My rating: 5 of 5 stars
When twelve-year-old Kylie, the leader of a posse of bullies, is summoned to the principal’s office of Gold Country Middle School one morning in June (along with her parents, her friends, and their parents), she’s not even nervous. That is, until she sees who else is there. Besides the principal, there is “Gingerbread,” the girl she and her friends have been bullying, and Lydia:
“…the Dwarf. Lydia Somebody. She was a weirdly short woman with too much hair who thought she could come in and stop it all” – Kindle Location 105.
The meeting that day begins a summer like no other for this privileged tween. Grounded from her cell phone and computer, she quickly loses power over Heidi and Riannon. She must also do weekly study sessions with Lydia and satisfactorily complete a project if she is to have any hope of returning to Gold Country and its cheer leading troupe in the fall. Part of the project turns out to be teaching a summer school dance performance number to a half-dozen klutzy elementary-aged girls—a real challenge for someone who is all about coolness and image.
Author Nancy Rue seems well informed about modern methods of bullying. She has the voice of a cocky tween down pat (Kylie tells the story in first-person). As the story unfolds and we work through Kylie’s issues with her, we begin to understand some of bullying’s dynamics. Kylie’s parents, with their permissive and inconsistent parenting style, may be part of the problem. And she also has some well-buried hurts and fears from early childhood that she hasn’t faced. Toward the end of the story Kylie has her own experience of being bullied, helping us experience bullying from both sides and making Sorry—I’m Not Sorry a great choice for pre-teen girls.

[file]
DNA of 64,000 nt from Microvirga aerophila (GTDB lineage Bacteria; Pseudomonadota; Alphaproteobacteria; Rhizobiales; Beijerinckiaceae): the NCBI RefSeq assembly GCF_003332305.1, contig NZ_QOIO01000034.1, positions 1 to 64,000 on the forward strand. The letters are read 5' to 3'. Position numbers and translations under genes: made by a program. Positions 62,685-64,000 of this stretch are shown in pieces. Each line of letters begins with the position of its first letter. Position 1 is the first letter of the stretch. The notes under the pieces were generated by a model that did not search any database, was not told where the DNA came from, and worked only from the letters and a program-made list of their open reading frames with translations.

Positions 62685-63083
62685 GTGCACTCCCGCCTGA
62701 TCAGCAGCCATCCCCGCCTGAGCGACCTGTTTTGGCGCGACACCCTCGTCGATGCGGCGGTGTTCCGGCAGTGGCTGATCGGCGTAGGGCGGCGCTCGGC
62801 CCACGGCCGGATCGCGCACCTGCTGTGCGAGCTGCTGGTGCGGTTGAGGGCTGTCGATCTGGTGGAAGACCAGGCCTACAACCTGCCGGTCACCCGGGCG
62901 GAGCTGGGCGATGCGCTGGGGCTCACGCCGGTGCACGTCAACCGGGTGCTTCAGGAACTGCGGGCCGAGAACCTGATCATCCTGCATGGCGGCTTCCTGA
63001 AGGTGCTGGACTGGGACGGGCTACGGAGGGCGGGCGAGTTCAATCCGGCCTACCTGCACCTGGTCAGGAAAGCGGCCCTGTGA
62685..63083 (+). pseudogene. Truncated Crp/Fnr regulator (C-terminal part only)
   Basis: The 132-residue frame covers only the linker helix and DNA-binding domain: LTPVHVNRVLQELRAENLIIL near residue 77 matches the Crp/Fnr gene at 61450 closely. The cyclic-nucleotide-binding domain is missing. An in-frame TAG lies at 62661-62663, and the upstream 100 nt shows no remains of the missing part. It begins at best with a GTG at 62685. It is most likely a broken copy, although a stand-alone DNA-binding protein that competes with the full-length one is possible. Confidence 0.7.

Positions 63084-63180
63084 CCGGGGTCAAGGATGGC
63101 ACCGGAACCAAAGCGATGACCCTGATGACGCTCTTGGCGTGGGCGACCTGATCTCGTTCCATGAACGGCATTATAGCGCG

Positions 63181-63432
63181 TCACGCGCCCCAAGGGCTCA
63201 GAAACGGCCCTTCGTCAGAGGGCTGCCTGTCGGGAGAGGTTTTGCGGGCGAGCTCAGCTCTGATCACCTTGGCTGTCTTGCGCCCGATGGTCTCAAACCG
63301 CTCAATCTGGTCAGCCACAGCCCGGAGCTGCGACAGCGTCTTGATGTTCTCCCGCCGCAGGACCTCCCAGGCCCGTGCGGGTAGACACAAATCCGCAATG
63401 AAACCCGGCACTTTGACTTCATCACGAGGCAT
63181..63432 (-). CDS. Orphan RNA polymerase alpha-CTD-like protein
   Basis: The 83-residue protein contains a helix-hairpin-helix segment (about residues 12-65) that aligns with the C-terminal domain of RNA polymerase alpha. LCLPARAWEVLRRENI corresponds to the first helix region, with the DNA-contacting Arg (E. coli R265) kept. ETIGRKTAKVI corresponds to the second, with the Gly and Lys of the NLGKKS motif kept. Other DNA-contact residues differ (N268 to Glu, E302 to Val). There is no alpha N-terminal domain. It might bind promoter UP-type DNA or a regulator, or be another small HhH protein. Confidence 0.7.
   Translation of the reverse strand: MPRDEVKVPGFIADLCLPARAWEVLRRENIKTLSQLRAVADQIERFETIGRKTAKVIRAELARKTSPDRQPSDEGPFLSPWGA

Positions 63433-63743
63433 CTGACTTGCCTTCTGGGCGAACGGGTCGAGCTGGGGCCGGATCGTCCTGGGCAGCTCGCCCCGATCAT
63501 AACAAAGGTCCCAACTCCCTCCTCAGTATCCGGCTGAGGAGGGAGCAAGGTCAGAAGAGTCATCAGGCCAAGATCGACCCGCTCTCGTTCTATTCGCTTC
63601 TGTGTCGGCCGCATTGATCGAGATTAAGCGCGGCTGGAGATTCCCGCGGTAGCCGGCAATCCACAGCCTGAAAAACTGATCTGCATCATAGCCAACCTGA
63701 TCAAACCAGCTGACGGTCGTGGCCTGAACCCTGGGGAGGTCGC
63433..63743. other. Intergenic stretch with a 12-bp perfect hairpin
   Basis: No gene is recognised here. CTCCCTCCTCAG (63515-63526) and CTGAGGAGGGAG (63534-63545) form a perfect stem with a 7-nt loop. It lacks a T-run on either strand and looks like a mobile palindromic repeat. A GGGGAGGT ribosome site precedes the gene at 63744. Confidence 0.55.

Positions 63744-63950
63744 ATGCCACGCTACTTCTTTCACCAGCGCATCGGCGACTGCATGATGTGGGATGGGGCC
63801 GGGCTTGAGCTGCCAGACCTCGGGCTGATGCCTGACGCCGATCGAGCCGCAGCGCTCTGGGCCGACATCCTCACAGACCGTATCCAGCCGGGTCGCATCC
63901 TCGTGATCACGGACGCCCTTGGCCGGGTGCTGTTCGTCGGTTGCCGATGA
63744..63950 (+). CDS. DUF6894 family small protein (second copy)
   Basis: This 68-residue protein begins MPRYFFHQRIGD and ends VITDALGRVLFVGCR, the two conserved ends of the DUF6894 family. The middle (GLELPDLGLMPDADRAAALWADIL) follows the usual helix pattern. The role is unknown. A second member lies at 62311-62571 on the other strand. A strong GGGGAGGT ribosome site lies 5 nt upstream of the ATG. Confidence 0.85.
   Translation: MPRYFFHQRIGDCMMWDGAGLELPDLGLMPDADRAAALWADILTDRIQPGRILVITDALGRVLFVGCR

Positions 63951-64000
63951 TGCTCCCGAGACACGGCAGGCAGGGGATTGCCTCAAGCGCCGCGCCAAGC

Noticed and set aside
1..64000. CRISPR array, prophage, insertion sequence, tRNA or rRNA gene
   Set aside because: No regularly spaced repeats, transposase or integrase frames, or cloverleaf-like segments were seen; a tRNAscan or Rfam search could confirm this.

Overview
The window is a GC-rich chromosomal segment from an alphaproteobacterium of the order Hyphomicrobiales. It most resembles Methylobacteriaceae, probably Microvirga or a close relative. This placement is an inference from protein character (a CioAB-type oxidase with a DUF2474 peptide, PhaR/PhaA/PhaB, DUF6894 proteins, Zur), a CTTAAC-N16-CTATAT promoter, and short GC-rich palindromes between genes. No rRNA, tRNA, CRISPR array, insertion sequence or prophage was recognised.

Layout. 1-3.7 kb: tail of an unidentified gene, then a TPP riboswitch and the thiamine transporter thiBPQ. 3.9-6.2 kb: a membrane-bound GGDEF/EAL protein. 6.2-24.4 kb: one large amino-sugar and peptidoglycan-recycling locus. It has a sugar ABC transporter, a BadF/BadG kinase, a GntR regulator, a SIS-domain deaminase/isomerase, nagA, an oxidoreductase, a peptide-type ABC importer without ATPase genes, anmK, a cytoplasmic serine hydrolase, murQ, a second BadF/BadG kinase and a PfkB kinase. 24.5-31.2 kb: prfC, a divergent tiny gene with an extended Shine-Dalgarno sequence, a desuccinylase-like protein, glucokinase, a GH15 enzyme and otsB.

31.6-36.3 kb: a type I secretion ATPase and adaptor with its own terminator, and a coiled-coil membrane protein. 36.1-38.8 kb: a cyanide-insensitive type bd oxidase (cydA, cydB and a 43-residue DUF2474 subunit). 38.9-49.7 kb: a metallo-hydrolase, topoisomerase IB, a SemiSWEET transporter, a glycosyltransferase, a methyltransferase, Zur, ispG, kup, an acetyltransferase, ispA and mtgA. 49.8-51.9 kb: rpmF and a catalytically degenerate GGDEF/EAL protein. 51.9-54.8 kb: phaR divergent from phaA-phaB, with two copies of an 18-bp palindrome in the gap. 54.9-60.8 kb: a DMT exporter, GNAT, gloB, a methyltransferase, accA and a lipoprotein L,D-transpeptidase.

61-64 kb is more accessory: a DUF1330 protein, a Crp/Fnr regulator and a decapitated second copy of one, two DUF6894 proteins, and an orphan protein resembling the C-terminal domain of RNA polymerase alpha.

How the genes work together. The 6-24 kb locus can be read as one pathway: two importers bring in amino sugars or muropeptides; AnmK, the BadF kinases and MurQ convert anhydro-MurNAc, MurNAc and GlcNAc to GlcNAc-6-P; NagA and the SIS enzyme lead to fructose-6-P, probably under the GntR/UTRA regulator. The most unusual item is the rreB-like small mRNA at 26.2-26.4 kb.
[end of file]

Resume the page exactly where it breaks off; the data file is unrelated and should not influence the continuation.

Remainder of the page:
The Christian message is subtle. It mostly comes through Lydia who mentions, at one point, how she prays for wisdom before each session with Kylie, and models the listening ear, the love, and the firm direction that helps Kylie go from being a bully ringleader to an ardent member of the “Bullying is so not okay” movement.
I received Sorry—I’m Not Sorry as a gift from the publisher for the purpose of writing a review.